We found taking back to bed (at this age, where they understand the "rules") was counter productive. DS just thought it was a game. If you have a SuperNanny child and your child will respond after 5 or 6 times of being taken back to bed, then great - but it's just not practical to do this over 100 times every night, night after night (yes, I'm being literal here).

Thebodyloveschocolateandwine Mon 18-Aug-14 11:30:37

Hi op, it's bloody tough being
a parent and the singing, rocking times are lovely. However the discipline and the boundaries are harder to maintain as of course we all adore our children and we would all love them to go to sleep with a story and a kiss just like on TV and films. grin

However kids do like to have and excersise control if you let them. You are letting your child rule the roost and deciding who settles her, how and when.

New rules. She had. Bath, story, kids from mum and dAd and then it's sleep.

Start tonight, of course she will kick off, tough, keep calm but it's going up be mummy and daddy's way S you are the adults here and you are in charge. That's your job.

Seriously if she's ruling you now it will get worse and worse.

You know she needs more sleep, you need time together as parents and to see to your other child.

Having a strop and not getting her own way won't do her any harm but on the contrary do her good.

Good luck op, we have all been there. Well I have anyway.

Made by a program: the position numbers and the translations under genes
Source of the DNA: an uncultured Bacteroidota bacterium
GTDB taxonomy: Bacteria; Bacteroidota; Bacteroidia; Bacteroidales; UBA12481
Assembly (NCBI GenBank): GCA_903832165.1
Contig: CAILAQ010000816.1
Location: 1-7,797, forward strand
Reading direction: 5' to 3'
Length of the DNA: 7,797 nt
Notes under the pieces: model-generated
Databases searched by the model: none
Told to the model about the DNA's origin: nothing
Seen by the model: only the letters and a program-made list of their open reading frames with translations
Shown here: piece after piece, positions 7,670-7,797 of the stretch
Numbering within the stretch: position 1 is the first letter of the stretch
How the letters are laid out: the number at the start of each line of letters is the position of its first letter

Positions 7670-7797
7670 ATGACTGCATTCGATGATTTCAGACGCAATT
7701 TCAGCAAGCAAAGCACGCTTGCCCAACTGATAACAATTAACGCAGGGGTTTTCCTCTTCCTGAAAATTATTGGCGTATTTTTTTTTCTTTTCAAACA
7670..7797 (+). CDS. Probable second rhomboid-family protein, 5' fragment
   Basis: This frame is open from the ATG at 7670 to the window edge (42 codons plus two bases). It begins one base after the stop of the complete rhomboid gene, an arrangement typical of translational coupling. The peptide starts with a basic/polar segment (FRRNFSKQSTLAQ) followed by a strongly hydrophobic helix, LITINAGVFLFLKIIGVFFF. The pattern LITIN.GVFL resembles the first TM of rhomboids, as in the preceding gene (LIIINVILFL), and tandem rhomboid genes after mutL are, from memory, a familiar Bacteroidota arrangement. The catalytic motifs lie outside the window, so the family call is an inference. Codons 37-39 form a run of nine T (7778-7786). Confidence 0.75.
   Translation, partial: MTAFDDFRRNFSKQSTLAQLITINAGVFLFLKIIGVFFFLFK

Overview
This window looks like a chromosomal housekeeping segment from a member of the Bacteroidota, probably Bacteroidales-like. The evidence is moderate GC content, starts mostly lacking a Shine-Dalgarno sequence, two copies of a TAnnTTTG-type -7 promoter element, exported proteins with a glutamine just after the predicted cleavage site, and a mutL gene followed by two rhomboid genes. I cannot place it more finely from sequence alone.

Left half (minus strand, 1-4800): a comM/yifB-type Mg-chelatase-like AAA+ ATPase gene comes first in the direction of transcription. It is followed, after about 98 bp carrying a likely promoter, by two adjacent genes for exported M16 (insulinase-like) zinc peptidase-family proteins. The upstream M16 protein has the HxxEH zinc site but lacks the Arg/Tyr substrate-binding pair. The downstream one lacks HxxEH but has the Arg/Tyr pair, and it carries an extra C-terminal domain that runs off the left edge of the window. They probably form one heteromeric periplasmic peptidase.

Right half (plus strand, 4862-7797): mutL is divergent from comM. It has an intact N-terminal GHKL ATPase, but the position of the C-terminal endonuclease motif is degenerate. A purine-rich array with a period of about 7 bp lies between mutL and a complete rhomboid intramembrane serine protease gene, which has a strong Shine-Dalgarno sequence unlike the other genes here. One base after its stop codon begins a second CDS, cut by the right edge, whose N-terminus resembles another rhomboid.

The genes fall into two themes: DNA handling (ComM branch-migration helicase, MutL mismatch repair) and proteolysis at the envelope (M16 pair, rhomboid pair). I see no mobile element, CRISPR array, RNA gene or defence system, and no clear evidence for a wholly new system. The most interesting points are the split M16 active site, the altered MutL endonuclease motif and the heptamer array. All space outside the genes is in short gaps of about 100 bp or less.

Thebodyloveschocolateandwine Mon 18-Aug-14 11:34:37

redsky we did cc/sleep training with all of ours at around 16 months and it was the magic 3 days with all 4.

I think it works better if you start earlier as the bad habits are less ingrained.

Subhuman Mon 18-Aug-14 11:41:15

Our 3 year old has never had any issues and we basically sleep trained him really early, as soon as he moved into his own cot instead of the crib. In his proper bed, he stayed pretty easy. A few nights of being upset but 99% of the time he sleeps fine. He has a few soft toys and books and a small torch/lamp and he sometimes "reads" stories to his teddies when he says he's not tired and we let him as it makes him feel more grown up - usually 10 minutes later and he's out for the count. On the odd occasion when he wakes up in the night, he usually just wants to use the toilet so shouts for help, then wanders back and gets into bed himself. (Although this makes us dread having a second one as we know it will end up the opposite!)

The sooner and stricter you are about it, the quicker the routine settles into place, but try to make it so they feel special about doing it, rather than feeling like it's a punishment.